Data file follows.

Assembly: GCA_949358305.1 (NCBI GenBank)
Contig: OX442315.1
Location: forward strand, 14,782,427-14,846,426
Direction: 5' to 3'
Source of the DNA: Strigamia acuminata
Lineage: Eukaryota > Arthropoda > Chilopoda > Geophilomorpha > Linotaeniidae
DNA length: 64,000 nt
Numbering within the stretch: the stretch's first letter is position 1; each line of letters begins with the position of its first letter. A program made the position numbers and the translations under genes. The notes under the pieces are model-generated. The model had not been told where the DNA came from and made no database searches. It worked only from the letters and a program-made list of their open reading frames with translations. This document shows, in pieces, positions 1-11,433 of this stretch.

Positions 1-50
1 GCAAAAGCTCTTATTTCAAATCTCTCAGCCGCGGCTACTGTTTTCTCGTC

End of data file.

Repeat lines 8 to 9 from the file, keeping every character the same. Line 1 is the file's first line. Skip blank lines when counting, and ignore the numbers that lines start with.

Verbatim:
Numbering within the stretch: the stretch's first letter is position 1; each line of letters begins with the position of its first letter. A program made the position numbers and the translations under genes. The notes under the pieces are model-generated. The model had not been told where the DNA came from and made no database searches. It worked only from the letters and a program-made list of their open reading frames with translations. This document shows, in pieces, positions 1-11,433 of this stretch.

Positions 1-50